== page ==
The CEO Blog will feature posts from guests while Geraint is away, including the APAC keynote speakers and Deputy CEO, Ron Pearson. Today we’re joined by poet, children’s writer and Horowhenua GP, Glenn Colquhoun. Part-poem, part-song, Glenn’s heartfelt keynote speech captivated APAC delegates, who gave him a standing ovation. Here he talks about working in general practice in a small New Zealand town and rewriting the rule book to better serve the patient.
I don’t design health systems or even know how they work really. Most of my practising life (coming up to 17 years) has been spent either in small town or rural New Zealand, as far away from big think tank, urban medicine as it’s humanly possible to be. I just work within the system, on the ground floor, seeing patients.
One of the problems is that when I work as a GP, I’m expensive. Under usual circumstances patients have to come to me and they get a 15 minutes consult at best. In Horowhenua, it costs about $30 to see a GP if you’re registered, $40 if you’re not or $60 after hours. This is a big ask for many locals. The median income is $18,500 a year and most people have less than $100 each week after paying rent and power. Even if they scrape together the money, they’re only going to get an acute problem sorted. Underlying causes are left untouched.
It’s as if doctors have priced themselves out of the caring market. I’ve become so expensive to employ that most health centres can’t afford me talking to patients. I have to see them faster, which makes medicine much less enjoyable as a practitioner and much less effective for a patient. If you’re paid between $100 to $150 an hour, you see as many patients as you can because you represent a large part of the practice’s outgoings. But the car is already being driven as fast as it can. It’s time to slow down.
At the end of last year, I did just that. I began working as a youth worker employed by a local trust two days a week, while retaining employment as a GP in general practice for another two days a week. I maintain my medical links so that my practice is safe and I’m under the usual supervision. I actually do the same job all week but it’s accounted for differently by two different organisations and with very different salaries attached. Working as a youth worker is worth about 1/5th of what I would be earning for the equivalent time as a GP, but I’m free. I can do the job I was trained for. Pay me less and all of a sudden I can spend time with people.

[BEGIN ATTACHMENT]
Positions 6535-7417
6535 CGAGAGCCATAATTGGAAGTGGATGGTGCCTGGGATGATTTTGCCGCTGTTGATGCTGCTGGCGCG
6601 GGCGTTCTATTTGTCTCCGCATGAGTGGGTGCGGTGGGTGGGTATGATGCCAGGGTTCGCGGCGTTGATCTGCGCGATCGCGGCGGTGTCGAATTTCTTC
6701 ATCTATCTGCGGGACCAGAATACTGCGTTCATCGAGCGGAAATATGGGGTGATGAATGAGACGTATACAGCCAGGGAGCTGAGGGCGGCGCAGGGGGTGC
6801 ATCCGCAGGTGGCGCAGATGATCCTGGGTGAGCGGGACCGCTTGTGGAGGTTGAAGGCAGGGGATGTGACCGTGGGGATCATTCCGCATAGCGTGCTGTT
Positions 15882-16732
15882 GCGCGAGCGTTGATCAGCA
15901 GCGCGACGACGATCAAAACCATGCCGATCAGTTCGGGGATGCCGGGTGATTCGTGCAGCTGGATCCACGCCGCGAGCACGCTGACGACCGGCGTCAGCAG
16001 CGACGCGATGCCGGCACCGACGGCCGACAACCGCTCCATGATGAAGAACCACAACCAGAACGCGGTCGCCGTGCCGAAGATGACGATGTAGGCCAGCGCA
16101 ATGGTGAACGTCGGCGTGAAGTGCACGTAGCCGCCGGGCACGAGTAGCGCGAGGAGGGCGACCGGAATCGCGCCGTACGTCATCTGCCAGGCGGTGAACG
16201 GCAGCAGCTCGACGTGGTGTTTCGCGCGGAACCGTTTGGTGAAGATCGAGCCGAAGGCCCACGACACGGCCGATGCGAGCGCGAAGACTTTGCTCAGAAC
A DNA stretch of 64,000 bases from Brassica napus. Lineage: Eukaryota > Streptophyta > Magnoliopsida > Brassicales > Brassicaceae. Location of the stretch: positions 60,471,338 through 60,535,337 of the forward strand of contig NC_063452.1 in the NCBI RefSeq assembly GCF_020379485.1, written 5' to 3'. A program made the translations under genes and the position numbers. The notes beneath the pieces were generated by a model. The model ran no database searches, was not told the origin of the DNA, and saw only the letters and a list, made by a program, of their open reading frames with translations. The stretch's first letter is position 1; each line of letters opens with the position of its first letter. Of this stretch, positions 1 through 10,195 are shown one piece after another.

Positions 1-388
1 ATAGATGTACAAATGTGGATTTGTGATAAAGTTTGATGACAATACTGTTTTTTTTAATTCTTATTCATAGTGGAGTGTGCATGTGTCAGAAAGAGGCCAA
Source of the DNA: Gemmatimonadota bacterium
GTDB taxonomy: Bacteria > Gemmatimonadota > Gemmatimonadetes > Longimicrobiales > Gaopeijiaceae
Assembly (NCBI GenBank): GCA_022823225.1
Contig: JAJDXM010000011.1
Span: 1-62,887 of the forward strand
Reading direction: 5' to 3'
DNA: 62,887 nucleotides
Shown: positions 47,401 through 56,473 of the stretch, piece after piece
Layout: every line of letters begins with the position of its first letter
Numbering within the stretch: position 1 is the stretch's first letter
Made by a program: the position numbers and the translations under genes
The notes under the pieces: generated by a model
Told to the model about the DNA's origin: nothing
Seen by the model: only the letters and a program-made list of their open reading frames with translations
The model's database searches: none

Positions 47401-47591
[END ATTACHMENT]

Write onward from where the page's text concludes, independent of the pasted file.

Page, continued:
Now I leave the clinic and work with patients in their setting – the library, school, home, around town or even by text. Most of the young people I work with have my number and say things in text in a way that they wouldn’t face to face. There’s no waffle, a lot less shrugging of shoulders and it gets to the nub of the problem. I can also sit down and spend an hour with people who have complex issues to really start unwinding what’s happening. I’m working with kids that professionally fail, at school and with their families, so failing with the doctor is no skin off their nose. It’s hard to see them in 15 minutes and expect that they’re going to understand what you’ve just talked about and go to the person you’ve asked them to see. They can’t afford it, they can’t get there, they get confused, they don’t really want to or they don’t want to repeat the story they’ve just told you to somebody else.
Working the way I do now, I can refer them to myself in general practice or go and knock on the door 15 times instead of writing them off as a DNA. The root cause of many of the problems I see is that the kids have had the confidence knocked out of them. Often you just need to tell them they’re ok and that they’re worth spending time with. Go back, and back, and back, and back until they relax and stop seeing you as the health police. Sometimes it works and other times they’re not ready, but the difference is you feel like you’re trying.
This is a personal rebellion not a crusade. I know a lot of people wouldn’t work for a youth worker salary and it’s not an answer to the health system either because you need lots of people to make it work on a bigger scale. It’s simply my own response to the frustration of being sidelined by how expensive my profession has become. The only way I can do this is to de-couple myself from being paid so much.
A lot of the fulfilment stems from the acknowledgement that it’s my patients who actually look after me. As doctors, we tend to hold back a lot from our patients out of respect for boundaries and professional fears. I understand that there’s reason to be sober but I think we often overlook the joy of being sustained and trusted by a community. In some communities we’re losing contact and relevance, and often it’s these communities that need it more than anything.
My new role is very old medicine. It’s about walking alongside people, being part of their lives, somebody to call if there’s a problem. It’s a steadying of the ship. Not flash medicine or big medicine, just the pastoral element of being a doctor. It’s painstaking and it takes a lot of time but I sleep straighter in bed knowing that I can authentically connect with my patients. For the first time in a long time, I’m practising medicine.